After President Donald Trump made clear that he would not be asking his nominee to the Supreme Court specific questions about abortion or Roe v. Wade, Democrats have made just the opposite clear: this is the issue they are most concerned about and will not be afraid to ask Brett Kavanaugh for his specific thoughts.
Democratic senators said on Monday Kavanaugh should be required to discuss his personal view on abortion, the Washington Times reports.
Senate Minority Leader Chuck Schumer (D-N.Y.) has been pushing the issue since before Trump nominated Kavanaugh: “The next nominee has a serious and solemn obligation to share their personal views on these legal issues no matter who President Trump selects tonight,” Schumer said on the Senate floor.
On Wednesday, Schumer pushed the issue again, tweeting, “#SCOTUS justice is one of the most important positions in the world, and certainly in America. Shouldn’t we know everything about the nominee? Not just some of the stuff the White House wants us to know, but everything.”
Of course, Kavanaugh’s response to abortion and the Roe v. Wade case is already predictable: he will surely say that he will remain neutral and impartial and decide the case based solely on his legal interpretations.
Trump made clear that he would not discuss specifics over the abortion issue with any of the nominees on his Supreme Court shortlist.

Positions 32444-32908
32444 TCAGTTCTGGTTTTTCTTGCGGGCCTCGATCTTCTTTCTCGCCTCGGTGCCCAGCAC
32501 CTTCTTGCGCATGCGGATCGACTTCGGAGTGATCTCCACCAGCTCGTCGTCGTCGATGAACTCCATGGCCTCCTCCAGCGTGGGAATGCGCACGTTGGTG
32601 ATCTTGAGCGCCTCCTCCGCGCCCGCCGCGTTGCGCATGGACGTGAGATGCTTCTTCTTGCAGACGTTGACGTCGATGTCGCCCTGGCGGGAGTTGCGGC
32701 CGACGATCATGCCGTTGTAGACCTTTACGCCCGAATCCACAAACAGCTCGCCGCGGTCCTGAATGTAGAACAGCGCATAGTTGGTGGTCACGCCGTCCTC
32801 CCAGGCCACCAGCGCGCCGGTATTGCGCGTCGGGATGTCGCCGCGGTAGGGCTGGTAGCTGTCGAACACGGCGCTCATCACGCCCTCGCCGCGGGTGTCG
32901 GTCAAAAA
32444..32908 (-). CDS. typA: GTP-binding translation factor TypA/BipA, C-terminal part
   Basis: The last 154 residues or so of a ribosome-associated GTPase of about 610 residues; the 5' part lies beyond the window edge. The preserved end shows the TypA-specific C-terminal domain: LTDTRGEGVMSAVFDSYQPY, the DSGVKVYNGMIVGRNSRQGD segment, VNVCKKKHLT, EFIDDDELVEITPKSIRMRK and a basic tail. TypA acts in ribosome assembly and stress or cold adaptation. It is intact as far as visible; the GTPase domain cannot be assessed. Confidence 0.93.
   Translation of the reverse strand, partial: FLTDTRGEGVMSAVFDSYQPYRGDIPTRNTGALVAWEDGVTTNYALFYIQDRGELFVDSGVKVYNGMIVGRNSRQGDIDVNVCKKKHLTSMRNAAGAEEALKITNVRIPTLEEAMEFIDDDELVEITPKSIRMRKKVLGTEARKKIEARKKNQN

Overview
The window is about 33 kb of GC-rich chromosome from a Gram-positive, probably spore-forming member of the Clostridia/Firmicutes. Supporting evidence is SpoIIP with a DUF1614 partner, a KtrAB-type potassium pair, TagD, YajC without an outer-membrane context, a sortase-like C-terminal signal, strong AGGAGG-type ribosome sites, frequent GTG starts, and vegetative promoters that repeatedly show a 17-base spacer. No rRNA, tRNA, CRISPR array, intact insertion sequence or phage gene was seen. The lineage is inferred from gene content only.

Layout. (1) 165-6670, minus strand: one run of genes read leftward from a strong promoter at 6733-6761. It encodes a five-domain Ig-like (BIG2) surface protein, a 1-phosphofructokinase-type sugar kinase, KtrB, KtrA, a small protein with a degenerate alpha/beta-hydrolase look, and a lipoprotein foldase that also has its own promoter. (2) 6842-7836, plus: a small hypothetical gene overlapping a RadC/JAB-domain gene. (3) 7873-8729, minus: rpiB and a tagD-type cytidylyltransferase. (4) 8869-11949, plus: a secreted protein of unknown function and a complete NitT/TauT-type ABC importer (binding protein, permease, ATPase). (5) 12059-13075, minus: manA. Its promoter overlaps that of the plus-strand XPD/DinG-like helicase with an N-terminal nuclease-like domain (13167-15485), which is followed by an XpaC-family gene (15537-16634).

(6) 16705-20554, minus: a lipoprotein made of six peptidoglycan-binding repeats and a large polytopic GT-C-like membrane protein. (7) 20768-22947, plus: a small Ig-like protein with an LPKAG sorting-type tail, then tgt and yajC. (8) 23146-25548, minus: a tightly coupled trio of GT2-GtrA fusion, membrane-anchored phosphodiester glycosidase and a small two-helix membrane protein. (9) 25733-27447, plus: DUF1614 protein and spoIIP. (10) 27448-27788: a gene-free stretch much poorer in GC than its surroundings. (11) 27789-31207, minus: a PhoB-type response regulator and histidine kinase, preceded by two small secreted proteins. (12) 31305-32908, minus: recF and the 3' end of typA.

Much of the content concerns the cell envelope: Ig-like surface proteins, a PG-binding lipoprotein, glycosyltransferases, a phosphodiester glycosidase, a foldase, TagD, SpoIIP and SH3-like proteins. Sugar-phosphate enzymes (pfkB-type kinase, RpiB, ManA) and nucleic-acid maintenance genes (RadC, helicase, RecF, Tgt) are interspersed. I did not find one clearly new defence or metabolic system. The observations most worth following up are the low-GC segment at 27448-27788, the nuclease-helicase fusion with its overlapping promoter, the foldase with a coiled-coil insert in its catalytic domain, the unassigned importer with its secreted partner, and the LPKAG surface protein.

Even back in June, when President Trump first announced Kavanaugh’s nomination to the high court, reporters asked whether Trump discussed the Roe case with him.
“No, I haven’t. I really haven’t,” Trump responded to them.
While Kavanaugh’s personal position is probably against the Roe decision, he has a history of respecting the decision legally. In 2006, during his confirmation hearing to the D.C. Circuit Court of Appeals, he said he would “follow Roe v. Wade faithfully and fully,” because he viewed it as “binding precedent of the court.”
Who asked him his opinion on Roe v. Wade during that hearing? None other than Chuck Schumer.
Kavanaugh might, of course, try to dodge specific questions about Roe v. Wade in his Supreme Court confirmation hearing. This would be a problem for Democrats, who would not have tangible evidence that the nominee intends to destroy the world, like their base has been claiming since before he was nominated to replace retiring Justice Anthony Kennedy.
These confirmation hearings will most likely feature softball questions from Republicans and highly-specific, targeting questions from Democrats. The result, fortunately for Republicans, is already all but certain. The only question is how long it will take.